What does a scientist do to help visualise a spacecraft's journey? Build a model of course. A model of Europe's Rosetta comet chaser constructed out of LEGO® blocks started out in this small way and has grown into a project to build a high-fidelity Rosetta Lander Education kit, supported by the German Aerospace Center, DLR, the European Space Agency, ESA, and the LEGO Group.
Test successful - students with the model of Rosetta's lander, Philae
Rosetta, launched in March 2004, is currently in its sixth year of its 10-year journey to comet 67P/Churyumov-Gerasimenko. This journey involves four planetary swingbys and two asteroid flybys. After it arrives at the comet and orbits and surveys its surface, Rosetta will release the lander, called Philae, onto the comet’s icy surface in November 2014.
It was visible in the expression of the faces of students and professors that this was a rather unconventional first in the history of the ancient University of Rome. Engineering students of the University and arts students from the European Institute of Design gathered yesterday to test the prototype of the Rosetta Lander Education Kit. This exercise familiarised them with the European mission to the comet Churyumov-Gerasimenko as they were building specific functionality features of the lander using LEGO® MINDSTORMS®, while also working in the theme of cometary science from an artistic angle.
"Chasing comets allows us to look back into the history of our Solar System," said Detlef Koschny during the presentation of the Education Kit. "Comets and asteroids represent the leftovers from which the planets of our Solar System formed. Understanding their composition will teach about how our own Earth came into being and the ingredients that allowed the formation of Life," he added. Koschny works as a space scientist for ESA in the Netherlands and has developed the very first model of Philae using LEGO® MINDSTORMS®, together with his son Julius.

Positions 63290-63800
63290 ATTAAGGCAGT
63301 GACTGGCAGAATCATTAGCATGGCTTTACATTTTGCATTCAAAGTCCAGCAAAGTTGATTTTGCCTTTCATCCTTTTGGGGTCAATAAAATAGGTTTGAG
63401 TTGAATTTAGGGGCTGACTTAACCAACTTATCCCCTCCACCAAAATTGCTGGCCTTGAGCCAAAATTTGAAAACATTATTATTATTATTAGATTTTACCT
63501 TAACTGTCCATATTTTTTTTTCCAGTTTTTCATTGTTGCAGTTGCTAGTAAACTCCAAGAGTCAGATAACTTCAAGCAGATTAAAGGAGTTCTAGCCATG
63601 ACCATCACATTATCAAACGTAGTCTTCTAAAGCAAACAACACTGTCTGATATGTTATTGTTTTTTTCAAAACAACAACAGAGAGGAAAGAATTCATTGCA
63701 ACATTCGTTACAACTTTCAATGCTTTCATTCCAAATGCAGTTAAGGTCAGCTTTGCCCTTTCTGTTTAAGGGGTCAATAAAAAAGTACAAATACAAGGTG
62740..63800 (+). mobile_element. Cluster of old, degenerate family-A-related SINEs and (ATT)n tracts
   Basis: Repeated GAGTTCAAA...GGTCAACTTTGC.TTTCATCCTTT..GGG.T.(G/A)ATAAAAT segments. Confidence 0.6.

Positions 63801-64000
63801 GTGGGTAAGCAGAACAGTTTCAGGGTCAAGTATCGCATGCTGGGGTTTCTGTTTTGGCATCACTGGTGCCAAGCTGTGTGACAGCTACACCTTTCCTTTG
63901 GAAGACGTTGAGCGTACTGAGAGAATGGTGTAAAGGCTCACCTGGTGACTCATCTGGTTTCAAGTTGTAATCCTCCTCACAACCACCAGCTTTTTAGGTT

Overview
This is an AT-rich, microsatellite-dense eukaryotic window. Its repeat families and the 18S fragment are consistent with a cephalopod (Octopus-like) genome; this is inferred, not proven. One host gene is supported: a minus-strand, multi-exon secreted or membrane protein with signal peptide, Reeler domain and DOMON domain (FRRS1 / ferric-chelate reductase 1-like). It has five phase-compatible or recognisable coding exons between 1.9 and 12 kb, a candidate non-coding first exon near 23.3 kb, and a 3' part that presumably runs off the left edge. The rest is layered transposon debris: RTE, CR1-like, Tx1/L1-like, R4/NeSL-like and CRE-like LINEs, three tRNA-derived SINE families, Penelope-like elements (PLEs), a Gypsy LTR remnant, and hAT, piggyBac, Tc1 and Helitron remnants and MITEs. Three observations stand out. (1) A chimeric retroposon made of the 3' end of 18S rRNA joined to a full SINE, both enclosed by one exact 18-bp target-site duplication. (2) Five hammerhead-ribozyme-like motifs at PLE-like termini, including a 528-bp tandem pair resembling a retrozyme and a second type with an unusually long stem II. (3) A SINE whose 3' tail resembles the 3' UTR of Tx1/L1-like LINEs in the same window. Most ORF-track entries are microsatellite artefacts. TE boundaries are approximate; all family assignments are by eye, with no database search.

So far comets have only been investigated from the distance. To fully understand a comet's composition it is essential to touch down on its surface. Only a real close-up can reveal the elements a comet is made of.
No easy task - building the lander with LEGO blocks
Recreating the lander's activities using LEGO MINDSTORMS blocks has not been an easy task. The lander has ice screws on its legs that drill into the surface using the energy of the touch down. It also has a harpoon that holds the lander on the surface and on top there is a small engine that provides some thrust to keep the lander in position while the screws and the harpoon are finishing their job fixating the lander.
Some of these features are reproduced on the model using LEGO MINDSTORMS components, which allow moving parts to be controlled by a simple home computer. As for the students, it has given them a chance to see how space engineers solve problems and to try to come to their own solutions using the kit.
Stefan Ulamec, Head of the Rosetta Lander Project at DLR said, "It has been fascinating to watch students from various disciplines work together to understand the Rosetta mission and to create a working model of Philae. I look forward to the kit being available for use in schools across Europe, hopefully soon."
Philae taking shape
Philae was developed and built by an international consortium led by the German Aerospace Center DLR. DLR's Microgravity User Support Center (MUSC) operates the Lander from the Cologne control centre.
The feedback provided by the engineering students on the Prototype Education Kit - a pilot project- will be used by the joint development team of ESA, the German Aerospace Center DLR, Europlanet, Lightcurve Films and the LEGO Group to finalise the Education Kit and adapt it to the needs of European curricula. Interested teachers and students are invited to contact: